Student Poster

The Caring for Communities of Color Conference

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health equity

Purpose: The Caring for Communities of Color Conference (CCCC) seeks to amplify the community of providers focused on health justice work in primary care settings in Southeast Michigan. The intention is to educate current and future healthcare trainees on the intersections of primary care and health justice, connect them to clinicians within this community, and build a longitudinal network of care providers centering the health needs of communities of color.

Methods: The inaugural conference was a 3-day virtual event that took place Aug 31-Sept 2, 2020. Over 8 weeks, a team of 15 second-year medical students engaged in outreach to speakers and social media marketing, secured funding sources, and developed workshop content. Conference objectives were defined as: research in partnership with communities, navigating the interaction between specialties and health professions to provide primary care, myth-busting primary care and why people enter primary care, and serving communities of color in all specialties. The sessions consisted of interactive workshops, panels, ‘speed dating’ with providers, and opening and closing remarks. Pre- and post-conference surveys were sent to attendees to evaluate the conference as an intervention for garnering interest in primary care and understanding of serving communities of color.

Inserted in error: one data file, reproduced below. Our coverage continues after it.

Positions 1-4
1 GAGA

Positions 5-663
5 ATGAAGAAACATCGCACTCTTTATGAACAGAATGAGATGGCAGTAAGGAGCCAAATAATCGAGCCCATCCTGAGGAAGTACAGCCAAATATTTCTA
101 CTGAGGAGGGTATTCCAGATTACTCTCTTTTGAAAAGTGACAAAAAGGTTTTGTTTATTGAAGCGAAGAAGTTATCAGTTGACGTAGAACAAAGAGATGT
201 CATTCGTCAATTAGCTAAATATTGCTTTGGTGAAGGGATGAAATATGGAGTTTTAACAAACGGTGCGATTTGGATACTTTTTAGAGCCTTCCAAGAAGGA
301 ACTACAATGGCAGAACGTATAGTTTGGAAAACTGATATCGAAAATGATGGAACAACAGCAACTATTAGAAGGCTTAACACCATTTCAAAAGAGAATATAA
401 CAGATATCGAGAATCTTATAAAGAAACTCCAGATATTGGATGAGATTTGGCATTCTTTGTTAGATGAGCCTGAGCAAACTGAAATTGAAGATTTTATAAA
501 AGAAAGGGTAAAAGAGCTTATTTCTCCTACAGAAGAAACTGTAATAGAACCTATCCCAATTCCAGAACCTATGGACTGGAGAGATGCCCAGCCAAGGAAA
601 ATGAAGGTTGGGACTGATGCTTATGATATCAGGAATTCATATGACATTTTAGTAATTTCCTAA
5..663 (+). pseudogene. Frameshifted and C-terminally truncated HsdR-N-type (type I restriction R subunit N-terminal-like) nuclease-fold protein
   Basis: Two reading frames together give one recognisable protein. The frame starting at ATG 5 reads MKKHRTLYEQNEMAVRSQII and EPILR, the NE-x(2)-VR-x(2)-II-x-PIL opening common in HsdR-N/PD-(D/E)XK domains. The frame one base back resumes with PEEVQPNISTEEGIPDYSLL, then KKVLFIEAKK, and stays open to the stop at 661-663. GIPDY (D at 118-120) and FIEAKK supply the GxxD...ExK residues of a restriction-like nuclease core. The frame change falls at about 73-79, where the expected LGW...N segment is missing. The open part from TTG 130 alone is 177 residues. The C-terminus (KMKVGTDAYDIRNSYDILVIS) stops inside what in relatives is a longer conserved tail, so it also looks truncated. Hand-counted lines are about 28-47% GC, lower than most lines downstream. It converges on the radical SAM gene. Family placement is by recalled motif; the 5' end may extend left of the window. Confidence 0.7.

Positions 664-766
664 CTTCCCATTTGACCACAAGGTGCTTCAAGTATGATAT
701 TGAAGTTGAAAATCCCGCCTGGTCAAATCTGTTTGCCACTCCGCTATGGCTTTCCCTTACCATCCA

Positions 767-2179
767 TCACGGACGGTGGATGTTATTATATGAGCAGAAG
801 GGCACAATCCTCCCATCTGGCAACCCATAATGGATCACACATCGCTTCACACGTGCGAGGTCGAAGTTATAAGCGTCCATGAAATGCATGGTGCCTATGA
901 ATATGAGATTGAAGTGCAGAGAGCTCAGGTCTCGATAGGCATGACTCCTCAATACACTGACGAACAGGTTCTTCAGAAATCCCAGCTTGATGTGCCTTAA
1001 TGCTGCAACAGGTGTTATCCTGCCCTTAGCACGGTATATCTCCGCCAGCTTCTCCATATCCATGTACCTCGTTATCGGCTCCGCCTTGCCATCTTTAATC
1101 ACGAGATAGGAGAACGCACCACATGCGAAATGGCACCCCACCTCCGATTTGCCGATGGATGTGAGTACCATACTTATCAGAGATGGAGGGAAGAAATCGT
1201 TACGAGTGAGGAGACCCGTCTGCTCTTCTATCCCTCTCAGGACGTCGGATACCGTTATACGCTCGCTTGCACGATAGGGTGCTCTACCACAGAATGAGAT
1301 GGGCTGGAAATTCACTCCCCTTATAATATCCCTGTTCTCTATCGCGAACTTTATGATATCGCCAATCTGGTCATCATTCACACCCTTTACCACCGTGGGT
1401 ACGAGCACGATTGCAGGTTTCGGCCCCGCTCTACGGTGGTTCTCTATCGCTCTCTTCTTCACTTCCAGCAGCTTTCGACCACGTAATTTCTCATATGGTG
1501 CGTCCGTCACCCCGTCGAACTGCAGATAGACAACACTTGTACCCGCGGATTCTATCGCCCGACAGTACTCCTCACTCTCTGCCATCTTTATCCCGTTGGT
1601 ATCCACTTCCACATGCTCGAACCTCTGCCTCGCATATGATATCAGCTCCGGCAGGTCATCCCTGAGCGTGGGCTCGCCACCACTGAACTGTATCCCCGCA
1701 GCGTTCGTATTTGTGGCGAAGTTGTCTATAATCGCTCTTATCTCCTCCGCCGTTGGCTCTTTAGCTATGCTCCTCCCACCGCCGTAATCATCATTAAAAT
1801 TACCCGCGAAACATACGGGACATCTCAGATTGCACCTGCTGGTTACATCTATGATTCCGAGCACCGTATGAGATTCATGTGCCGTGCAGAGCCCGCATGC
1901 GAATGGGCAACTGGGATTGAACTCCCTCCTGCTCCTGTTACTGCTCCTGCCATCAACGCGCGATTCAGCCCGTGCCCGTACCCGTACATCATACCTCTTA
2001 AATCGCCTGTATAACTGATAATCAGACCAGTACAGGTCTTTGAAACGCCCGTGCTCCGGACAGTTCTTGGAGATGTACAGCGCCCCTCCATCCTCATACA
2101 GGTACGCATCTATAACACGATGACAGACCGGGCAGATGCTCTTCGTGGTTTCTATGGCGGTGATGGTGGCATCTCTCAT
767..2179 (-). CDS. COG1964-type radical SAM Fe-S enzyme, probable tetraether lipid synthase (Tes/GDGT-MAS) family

Results: Conference engagement included: 49 speakers of various health professions serving Southeast Michigan and Chicago communities, 300+ attendees from across the US, including undergraduate, social work, public health, nursing, and medical students in all schools across the state of Michigan. Pre-conference survey data demonstrated that 60% of participants felt they did not have the skills necessary to care for communities of color in their line of work (n=160). Post-conference survey data was insufficient to draw conclusions, but qualitative comments demonstrated that participants improved their knowledge and comfort in the topic of caring for communities of color.

Conclusions: The success of the CCCC highlights the desire and need for knowledge sharing regarding health justice work among healthcare providers, students, and activists. Since 2020, CCCC has expanded its inter-professional leadership team to include public health and social work students from the Southeastern Michigan community, hosted a successful 2021 conference, connected with local community organizations who are promoting health justice, and created a Professional Advisory Board for mentorship and oversight. Our goals moving forward are to create the foundations for long-term sustainability and expand our mission across other universities in Michigan.